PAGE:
Family to James Larkin, just like it would to anyone else, meant everything. The people he grew up with and those that bore him; Mary Anne McNulty, James Larkin, and Jim’s siblings, completed his cycle of the people that were closest to him in the slums that became Larkin’s home in the early times.
It is because of the hardships that his siblings were going through that Larkin decided to give his father a helping hand. It was not an easy thing to do for the seven-year-old Jim, but he was going to struggle just like anyone who knew the cost of happiness would.
He sacrificed his studies and ended up getting very little to no education. His mother was not employed, and therefore her efforts were mostly concentrated on bringing up Jim’s siblings and holding the family together.
Tragedy met Jim Larkin’s 14th birthday, and he did not have a happy year. His father died, and the family was hard-blown by this. He grew up with one parent and acted as the second parent to the young ones.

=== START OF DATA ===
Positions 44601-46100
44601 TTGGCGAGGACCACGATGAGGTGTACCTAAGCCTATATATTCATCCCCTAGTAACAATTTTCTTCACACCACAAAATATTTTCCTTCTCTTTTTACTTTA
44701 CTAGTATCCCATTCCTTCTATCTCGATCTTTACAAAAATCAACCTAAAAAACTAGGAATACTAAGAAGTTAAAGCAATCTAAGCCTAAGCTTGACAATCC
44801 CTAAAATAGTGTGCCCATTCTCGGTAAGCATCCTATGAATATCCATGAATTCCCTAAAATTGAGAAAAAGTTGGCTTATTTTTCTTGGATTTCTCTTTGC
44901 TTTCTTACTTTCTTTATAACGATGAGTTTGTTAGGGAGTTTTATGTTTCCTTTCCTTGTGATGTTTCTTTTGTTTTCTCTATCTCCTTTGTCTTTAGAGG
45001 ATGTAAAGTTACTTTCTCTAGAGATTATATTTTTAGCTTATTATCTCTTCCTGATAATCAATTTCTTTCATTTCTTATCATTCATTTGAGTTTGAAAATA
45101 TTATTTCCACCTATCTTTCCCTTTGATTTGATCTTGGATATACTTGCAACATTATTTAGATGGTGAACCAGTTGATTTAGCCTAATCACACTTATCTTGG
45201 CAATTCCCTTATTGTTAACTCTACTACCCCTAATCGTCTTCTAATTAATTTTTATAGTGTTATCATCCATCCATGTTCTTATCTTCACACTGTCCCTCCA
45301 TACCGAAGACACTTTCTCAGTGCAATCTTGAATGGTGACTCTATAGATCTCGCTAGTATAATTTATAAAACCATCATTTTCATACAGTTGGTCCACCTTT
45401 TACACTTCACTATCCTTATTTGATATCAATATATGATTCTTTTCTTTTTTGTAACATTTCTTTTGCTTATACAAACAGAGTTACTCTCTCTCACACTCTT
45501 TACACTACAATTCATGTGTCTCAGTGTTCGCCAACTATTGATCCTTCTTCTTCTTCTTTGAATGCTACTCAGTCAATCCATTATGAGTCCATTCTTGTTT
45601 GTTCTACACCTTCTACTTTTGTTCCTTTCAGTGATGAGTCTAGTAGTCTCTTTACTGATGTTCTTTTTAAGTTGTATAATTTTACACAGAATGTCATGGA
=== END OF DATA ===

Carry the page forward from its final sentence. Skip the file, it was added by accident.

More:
He would one day be old enough to father children of his own, and have a duty of care to his wife. James Larkin’s life with Elizabeth Brown in the later years was a happy one because his early experience taught him a lot about sticking to the people that were closest to him.
The two got married just after James Larkin became a foreman, and were blessed with children; James Larkin senior and Denis Larkin. His union activities took a lot of his time, but he would try at the end of each day show love to his children. This lifestyle took a different turn when Denis and Larkin Jr. were grown and their father, James Larkin, died. It was tragic and saddening to all who knew how great a man he was and his dedication to what he felt and knew was right.
The workers’ advocate was laid to rest in Ireland. It was the very place that Mary Anne McNulty and James Larkin had vacated, but that was also where Jim Larkin’s heart was because he dedicated a more significant part of his life to ensuring workers of Ireland were fairly treated.